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Letters to the Editor, June 2019

‘Taming the Lion Tamers’

Dear Editor:

I just found out about a high school teacher of my kids who is being investigated for pedophilia. The timing is quite interesting because I just finished reading Taming the Lion Tamers by David Flowers about the landmark sex abuse case in Charleston that involved Porter-Gaud and one of their teachers who abused dozens of boys. I was at P-G during the latter time of this tragedy, so I have an enhanced appreciation for this topic. Written by one of the attorneys in the case, the book utilizes actual transcripts and gives first-hand accounts to relate what transpired during a case that shocked Charleston and brought the subject of child sexual abuse into the limelight.

It scares me that everywhere we turn, we hear about yet another case. We need to be vigilant about recognizing the signs and make sure that we all do whatever we can to prevent this tragedy from happening to others. I encourage you to read up on symptoms and types of behavioral changes to look out for, as well as how to talk to kids about it. With awareness, hopefully we can help prevent this from ruining more people’s lives.

Sharon Benmaman

St. Paul, MN

Council of embarrassment

Dear Editor:

The May 14 meeting of Charleston City Council showcased the most embarrassing lack of leadership and decency I have ever witnessed from our city council. The issue was the mayor’s wife has her name on the back of his calling cards. One councilman had asked that it be placed on the agenda to be discussed in executive session, but at the meeting he requested and council agreed to discuss in open session. Shame on all the members who did not have the common decency to inquire about this issue in private conversations with the mayor — or talk to the city’s legal folks or the finance office — had they done so, they would have found out the extra cost was less than $11. Yes, a mere $11 — and they would have learned that nothing was illegal or unethical as was pointed out by Peter Shahid through his questions and the responses.

My conclusion is several members knew what the councilman was up to before the meeting. If true, it is the most underhanded display of leadership.

A motion was passed for an audit to be performed and additional involvement from legal and goodness knows what from other city employees. I can only imagine the cost for all those folks — all for an $11 expenditure.

I understand politics and differing opinions on positions, but let’s get real — Mayor Tecklenburg is dealing with a rogue council that is at best obstructionist. When we have traffic, flooding and more people than our city can accommodate, the cheap politics of this city council is beyond belief. Tell your friends about this, so they will watch all this unfold and vote.

Jimmy Bailey, Sr.

Charleston, S.C.

My experiences at Big John’s

Dear Editor:

What a great article I read by Prioleau and Charles about their times at Big John’s. My days at that esteemed bar began in 1962 when I was in the ninth grade. We started early in Charleston.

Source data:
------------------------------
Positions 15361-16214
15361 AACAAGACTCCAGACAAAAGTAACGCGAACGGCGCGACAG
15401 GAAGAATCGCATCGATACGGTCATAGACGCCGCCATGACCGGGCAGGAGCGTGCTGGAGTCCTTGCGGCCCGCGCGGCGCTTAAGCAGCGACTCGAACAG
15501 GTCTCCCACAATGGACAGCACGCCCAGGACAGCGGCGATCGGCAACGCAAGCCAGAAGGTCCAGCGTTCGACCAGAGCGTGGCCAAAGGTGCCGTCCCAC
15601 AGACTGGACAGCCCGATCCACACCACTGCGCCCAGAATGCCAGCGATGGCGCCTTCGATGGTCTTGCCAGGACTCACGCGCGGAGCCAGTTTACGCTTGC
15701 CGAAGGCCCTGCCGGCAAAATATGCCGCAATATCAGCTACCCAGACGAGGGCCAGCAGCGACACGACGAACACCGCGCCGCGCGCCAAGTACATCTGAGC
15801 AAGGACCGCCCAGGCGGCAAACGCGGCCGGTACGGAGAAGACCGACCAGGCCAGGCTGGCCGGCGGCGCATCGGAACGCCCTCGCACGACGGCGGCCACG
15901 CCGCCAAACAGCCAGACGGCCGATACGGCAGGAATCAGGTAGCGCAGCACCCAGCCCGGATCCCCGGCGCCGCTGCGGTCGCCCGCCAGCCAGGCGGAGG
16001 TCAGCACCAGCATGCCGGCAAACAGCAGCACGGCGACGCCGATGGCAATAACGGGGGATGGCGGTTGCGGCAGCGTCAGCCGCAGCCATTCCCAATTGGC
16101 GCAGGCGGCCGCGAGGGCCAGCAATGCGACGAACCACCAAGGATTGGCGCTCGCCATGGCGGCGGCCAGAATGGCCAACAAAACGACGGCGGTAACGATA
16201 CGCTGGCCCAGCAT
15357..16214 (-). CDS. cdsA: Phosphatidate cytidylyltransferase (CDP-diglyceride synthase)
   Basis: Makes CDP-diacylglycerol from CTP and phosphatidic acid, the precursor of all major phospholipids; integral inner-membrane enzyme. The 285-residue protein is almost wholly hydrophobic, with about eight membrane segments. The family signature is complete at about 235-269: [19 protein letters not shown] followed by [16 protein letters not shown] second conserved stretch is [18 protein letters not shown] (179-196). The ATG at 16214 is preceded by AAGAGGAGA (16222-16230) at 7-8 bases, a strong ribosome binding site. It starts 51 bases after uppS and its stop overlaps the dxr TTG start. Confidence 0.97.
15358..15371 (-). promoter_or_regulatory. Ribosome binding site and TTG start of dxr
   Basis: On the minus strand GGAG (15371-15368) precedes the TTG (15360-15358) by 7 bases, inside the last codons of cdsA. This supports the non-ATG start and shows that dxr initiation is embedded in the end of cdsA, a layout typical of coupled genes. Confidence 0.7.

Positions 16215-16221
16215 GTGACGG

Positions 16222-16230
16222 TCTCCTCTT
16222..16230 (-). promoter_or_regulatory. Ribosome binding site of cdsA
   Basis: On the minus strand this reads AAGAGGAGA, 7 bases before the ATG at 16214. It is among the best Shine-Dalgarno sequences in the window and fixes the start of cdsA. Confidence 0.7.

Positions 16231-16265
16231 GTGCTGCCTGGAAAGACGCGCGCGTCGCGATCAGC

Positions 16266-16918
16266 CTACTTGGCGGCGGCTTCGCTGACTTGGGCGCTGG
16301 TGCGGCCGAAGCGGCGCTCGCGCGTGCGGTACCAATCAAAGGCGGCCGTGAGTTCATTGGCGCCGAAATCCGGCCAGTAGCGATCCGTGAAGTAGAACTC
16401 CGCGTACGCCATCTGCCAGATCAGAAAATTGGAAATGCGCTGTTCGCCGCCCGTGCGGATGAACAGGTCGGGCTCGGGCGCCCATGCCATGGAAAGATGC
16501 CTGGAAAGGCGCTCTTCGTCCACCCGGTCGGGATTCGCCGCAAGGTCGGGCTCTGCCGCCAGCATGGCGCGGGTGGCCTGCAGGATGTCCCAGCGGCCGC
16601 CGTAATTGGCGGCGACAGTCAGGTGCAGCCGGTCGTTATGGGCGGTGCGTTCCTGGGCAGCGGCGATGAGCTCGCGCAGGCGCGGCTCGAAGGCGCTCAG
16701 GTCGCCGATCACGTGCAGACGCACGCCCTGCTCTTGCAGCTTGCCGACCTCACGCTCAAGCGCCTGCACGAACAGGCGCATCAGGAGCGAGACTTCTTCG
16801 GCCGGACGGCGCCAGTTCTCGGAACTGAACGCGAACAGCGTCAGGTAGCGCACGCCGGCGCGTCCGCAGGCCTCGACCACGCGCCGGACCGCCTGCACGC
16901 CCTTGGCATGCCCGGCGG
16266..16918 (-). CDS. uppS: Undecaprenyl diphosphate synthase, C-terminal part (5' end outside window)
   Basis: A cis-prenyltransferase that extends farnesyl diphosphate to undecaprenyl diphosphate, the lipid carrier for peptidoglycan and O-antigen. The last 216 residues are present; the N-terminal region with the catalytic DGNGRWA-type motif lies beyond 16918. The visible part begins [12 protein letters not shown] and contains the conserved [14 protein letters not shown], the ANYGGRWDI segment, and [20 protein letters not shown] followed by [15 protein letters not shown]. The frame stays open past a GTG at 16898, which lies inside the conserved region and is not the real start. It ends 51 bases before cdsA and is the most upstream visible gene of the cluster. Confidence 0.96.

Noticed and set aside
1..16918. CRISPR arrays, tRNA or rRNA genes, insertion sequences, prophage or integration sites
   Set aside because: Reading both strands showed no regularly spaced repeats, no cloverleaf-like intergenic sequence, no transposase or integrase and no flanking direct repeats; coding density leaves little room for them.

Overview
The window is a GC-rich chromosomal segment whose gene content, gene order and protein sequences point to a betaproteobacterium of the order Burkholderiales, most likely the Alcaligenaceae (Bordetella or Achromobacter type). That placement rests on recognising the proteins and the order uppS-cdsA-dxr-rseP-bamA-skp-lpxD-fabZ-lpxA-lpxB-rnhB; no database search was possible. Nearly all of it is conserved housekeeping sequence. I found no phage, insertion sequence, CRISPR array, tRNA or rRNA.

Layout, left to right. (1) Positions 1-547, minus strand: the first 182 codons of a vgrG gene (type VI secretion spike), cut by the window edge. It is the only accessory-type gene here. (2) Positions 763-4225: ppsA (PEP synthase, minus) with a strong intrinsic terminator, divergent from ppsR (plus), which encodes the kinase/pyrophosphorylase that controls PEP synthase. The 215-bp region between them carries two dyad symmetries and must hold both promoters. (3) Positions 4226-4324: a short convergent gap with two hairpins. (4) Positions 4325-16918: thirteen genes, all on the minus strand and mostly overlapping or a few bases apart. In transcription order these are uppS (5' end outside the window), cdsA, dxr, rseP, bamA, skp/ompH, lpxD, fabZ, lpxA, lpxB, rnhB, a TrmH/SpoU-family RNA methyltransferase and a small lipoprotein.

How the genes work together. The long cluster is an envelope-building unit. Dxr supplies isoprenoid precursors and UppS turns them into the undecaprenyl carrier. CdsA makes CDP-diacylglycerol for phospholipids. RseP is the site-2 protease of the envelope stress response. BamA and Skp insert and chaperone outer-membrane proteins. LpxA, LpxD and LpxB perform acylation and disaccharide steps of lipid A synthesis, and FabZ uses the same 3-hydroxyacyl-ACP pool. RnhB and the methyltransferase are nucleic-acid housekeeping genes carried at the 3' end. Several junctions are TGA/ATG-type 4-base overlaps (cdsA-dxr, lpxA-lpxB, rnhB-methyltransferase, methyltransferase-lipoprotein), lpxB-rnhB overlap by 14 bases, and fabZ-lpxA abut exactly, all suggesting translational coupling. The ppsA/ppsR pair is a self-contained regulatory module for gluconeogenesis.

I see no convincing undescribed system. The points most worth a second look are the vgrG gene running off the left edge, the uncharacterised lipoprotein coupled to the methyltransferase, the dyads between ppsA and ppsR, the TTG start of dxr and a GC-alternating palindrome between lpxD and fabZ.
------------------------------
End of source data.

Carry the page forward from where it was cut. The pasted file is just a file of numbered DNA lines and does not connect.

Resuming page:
My brother Jay, who was four years older, and two friends took me for my first beer. I remember it like it was yesterday. We sat in a booth and I had my fake I.D. ready to show. I was nervous as a cat but it was to no avail. The waiter glanced at it but didn’t give it a second thought. I looked every bit of 14.

As I look back, I’m not particularly proud that I was bar hopping in the ninth grade, but I do have a theory about this. By the time I went to college, I was “experienced” and drinking was no big thing. People that were away from home for the first time would get wasted and some of course flunked out.

Living now in Beaufort, I don’t know if the situation is the same amongst schools, but in the middle of the 60s, there were a few places that we all meet to socialize — Big John’s being one.

Hardly ever did we cross the old Cooper River Bridge (God was looking out for us) to go to the Old Side or Seaside that we wouldn’t all meet at Big John’s for a “pop.” That included all city schools, Moultrie and my school, St. Andrews. We loved our school but we were all friends, dating at different schools, double dating, etc.

In the back room long before there was a pool table, there was a red pin bowling machine (google it). Bowling for beer was the game. My brother, some of his Carolina friends and I got quite good. Six people would bowl; the two low scores would buy the two high scores a beer per game. The two “middle men” would float. My brother and I drank a lot of free beer! A few times in the late hour, we would take our shoes off and bowl with our feet! It was a wonderful time to grow up!

One particular waiter at John’s trying to navigate through the crowd would say, “Clear a hole for double o soul.” I still use that phrase 50 years later!

When we all went off to different colleges, Thanksgiving and Christmas were particularly good because everyone would show up at John’s. By graduate school we all slowly drifted away and I never returned to live in Charleston. I, however, will always hold Big John’s near and dear to me.

Gene W. Grace, DDS, PABeaufort, S.C.

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